We use the IMRA as a forum for our intermarket work and views and do our best to stay far away from such contentious topics and religion, politics, and global warming. Every now and then we will take a swipe at a central banker or two but aside from that we do try to stay on topic. However… with the very best of intentions… Merry Christmas, happy holidays, best wishes, and seasons greetings!
We are going to show today how the best laid plans of mice, men, and chart-crazed fools sometimes don’t come together exactly as planned. To start with we show at top right a comparative view of copper futures and the stock price of Johnson and Johnson (JNJ) from late 1991 through 1999.
The intermarket argument is that a strong and rising copper price is a negative for consumer growth-type stocks. In other words if you look at a chart of a stock that has been rising for decades- like JNJ- you will notice that the rising trend tend to ‘go flat’ when copper prices are overly strong.
Such was the case into early 1995 as JNJ held below 15 while copper prices pushed to a peak. When copper prices (which tend to trend with long-term Treasury yields) finally reached a top in 1995 the stock price of JNJ kicked back into a rising trend that lasted through into 1999.
In terms of ‘best laid plans’ our view was that the basic commodity trend had turned negative in 2006 following the first push to 4.00 for copper. Right on cue the stock price of JNJ began to rise but as commodity prices remained stronger into mid-2008 JNJ held below resistance at the 70 level.
When commodity prices finally began to weaken at the start of this year’s third quarter the stock price of JNJ began to strengthen as it moved up from 63, through resistance at 70, and on to around 72. Then… the entire stock market fell apart as the financial was ripped by one banking crisis after another.
The point? In general when copper is stronger JNJ is weaker and when copper is weaker JNJ is stronger. The current reality is that while JNJ has rather sharply outperformed the broad U.S. equity market it has yet to show the kind of break out strength that we were expecting. The plan was that JNJ would rise as copper prices declined but the reality has been that both have been weaker.
Our view for quite some time has been that we favor U.S. dollar (and Japanese yen), large cap, consumer and health care names. In point of fact we were close to perfect on this forecast with one very important caveat- we would have been better off in cash.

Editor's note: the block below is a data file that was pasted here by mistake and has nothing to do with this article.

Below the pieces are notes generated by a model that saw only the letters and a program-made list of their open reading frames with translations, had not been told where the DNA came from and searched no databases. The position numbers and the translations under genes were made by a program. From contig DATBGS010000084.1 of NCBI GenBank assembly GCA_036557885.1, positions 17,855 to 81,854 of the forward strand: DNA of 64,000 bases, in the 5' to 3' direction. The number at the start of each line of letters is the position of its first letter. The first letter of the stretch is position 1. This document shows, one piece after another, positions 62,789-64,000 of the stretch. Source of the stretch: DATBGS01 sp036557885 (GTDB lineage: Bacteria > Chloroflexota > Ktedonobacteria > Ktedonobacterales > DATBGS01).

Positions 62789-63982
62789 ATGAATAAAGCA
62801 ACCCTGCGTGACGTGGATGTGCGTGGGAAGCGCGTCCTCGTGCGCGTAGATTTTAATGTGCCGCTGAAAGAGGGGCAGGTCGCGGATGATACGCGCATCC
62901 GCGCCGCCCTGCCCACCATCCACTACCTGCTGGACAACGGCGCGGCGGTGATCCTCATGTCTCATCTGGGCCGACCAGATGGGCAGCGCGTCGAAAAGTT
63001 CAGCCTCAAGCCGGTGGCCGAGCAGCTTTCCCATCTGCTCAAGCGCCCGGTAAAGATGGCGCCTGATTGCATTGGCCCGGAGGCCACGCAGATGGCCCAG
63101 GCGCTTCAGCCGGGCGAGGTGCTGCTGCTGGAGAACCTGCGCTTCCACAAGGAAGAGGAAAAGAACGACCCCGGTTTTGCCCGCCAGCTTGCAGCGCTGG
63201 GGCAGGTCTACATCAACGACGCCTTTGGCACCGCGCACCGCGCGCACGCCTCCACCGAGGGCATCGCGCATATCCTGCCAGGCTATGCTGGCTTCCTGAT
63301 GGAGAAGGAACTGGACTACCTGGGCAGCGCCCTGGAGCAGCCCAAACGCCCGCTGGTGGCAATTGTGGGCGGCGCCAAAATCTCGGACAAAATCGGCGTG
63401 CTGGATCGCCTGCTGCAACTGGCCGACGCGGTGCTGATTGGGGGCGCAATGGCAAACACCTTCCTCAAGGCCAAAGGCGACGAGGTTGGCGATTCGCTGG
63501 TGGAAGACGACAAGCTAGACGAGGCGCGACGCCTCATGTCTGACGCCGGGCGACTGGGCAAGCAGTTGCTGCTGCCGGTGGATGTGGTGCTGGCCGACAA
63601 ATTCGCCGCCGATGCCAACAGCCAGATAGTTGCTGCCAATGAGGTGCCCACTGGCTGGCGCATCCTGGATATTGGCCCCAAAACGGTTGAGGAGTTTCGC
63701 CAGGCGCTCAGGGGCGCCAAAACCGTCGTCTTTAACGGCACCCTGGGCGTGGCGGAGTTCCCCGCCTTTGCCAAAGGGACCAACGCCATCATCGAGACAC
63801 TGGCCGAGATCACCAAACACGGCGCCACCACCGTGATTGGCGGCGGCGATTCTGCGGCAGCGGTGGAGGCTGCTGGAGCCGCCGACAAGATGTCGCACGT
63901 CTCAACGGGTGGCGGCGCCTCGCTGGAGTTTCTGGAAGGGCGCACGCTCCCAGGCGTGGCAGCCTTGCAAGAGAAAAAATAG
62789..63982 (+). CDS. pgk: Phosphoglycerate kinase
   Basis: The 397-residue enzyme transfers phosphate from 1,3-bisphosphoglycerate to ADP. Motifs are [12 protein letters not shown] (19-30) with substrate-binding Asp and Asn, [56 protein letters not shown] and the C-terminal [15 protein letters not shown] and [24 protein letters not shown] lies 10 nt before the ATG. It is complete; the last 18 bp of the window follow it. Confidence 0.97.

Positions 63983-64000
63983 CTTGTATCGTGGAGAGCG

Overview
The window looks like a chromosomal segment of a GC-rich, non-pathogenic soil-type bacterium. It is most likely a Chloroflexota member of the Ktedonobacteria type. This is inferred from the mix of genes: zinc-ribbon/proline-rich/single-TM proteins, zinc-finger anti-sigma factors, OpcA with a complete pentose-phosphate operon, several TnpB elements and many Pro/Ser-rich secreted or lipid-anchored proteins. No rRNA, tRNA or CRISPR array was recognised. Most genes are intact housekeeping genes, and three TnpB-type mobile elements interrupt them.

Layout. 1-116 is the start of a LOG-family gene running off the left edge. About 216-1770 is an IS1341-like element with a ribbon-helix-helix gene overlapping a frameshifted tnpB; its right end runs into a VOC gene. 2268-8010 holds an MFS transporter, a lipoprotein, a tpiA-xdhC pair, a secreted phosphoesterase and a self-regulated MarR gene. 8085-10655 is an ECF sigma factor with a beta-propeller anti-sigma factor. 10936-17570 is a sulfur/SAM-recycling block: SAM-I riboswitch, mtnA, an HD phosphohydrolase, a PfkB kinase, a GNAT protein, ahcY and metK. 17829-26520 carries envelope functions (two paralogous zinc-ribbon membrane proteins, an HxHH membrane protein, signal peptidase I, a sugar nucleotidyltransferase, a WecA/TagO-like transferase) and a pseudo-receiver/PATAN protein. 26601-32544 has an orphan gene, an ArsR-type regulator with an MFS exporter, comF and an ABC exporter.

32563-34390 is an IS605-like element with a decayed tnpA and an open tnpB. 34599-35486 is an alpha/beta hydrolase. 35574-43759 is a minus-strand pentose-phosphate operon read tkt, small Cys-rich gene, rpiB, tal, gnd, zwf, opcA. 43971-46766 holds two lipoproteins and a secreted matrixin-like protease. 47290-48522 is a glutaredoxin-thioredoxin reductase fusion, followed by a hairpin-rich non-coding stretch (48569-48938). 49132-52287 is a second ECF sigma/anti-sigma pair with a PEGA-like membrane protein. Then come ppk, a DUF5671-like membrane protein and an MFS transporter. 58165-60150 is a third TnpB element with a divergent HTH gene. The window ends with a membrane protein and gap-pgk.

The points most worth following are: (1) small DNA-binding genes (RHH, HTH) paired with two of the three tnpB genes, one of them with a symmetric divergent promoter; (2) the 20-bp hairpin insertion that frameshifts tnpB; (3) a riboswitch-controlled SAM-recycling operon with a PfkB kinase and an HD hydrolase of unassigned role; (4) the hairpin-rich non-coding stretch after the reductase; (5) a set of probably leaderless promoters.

At top right we show a chart comparison that keeps us ever hopeful. The chart compares the U.S. 30-year T-Bond futures, the ratio between gold and copper futures, and the ratio between the share price of Johnson and Johnson (JNJ) and the S&P 500 Index (SPX).
As mentioned previously the share price of JNJ has rather dramatically outperformed the broad U.S. stock market. In other words the JNJ/SPX ratio has risen a considerable distance since the middle of 2007.
The problem- once again- is that outperforming the worst stock market in memory isn’t quite the same as making positive and real gains. It certainly could be worse but, then again, it also could have been better.
The point shown through the chart is that the TBonds have exploded to new highs and, as one might expect, the gold/copper ratio has followed. The markets are, at present, leaning harder towards deflationary non-cyclical growth than at any time in the last few decades.
The twist is that the JNJ/SPX ratio tends to trend with both the TBonds and the gold/copper ratio and if both are ‘real’ then it would not be too much of a surprise to see the JNJ/SPX ratio rise rather abruptly through the 2002 highs. The problem is… if the JNJ/SPX ratio rises will it be because JNJ has moved higher or because the SPX has broken lower? Our oft repeated view has been that as long as the autos remain above the November lows our conviction is that the base trend for the S&P 500 Index turned upwards last month. The SPX may still decline to new lows but it will do so within the context of a rising ‘base trend. This simply means that the longer the SPX declines while the base trend rises the more dramatic the upswing later on. One only has to think of what happened to the commodity markets (rising when the base trend turned negative in 2006) to understand how powerful this can be.
Below we show, from top to bottom, 3-month euroyen futures, 10-year Japanese (JGB) bond futures, and the stock price of Japanese bank Mitsubishi UFJ (MTU).
Japanese asset prices moved to a bubble peak in 1990 and by 1998 Japan was mired in a state of deflation as short-term Japanese interest rates moved down close to 0%. The Bank of Japan attempted to raise short-term yields in 1999 but had to pull them lower once again after the Nasdaq collapsed. In 2006 Japanese short-term yields once again began to rise (i.e. euroyen futures prices started to decline away from 100) and many believe that Japan had finally escaped the deflationary squeeze. Not so.
The point is that if, as, or when Japan moves away from deflation Japanese LONG-TERM interest rates will rise. Notice that when short-term Japanese yields moved upwards the markets began to pull long-term yields lower as the JGB futures pushed upwards. The end result of rising short-term yields and falling long-term yields is… a squeeze on banking system profits… which explains why MTU’s share price turned lower in early 2006. Quickly… notice as well that unlike the U.S. 30-year T-Bond futures the JGBs have not spiked to new highs. This suggests, strangely enough, that Japan’s economy may actually be stronger than that of the U.S. Ideally… we return to rising euroyen futures and falling JGB futures and the stock price of MTU swings upwards.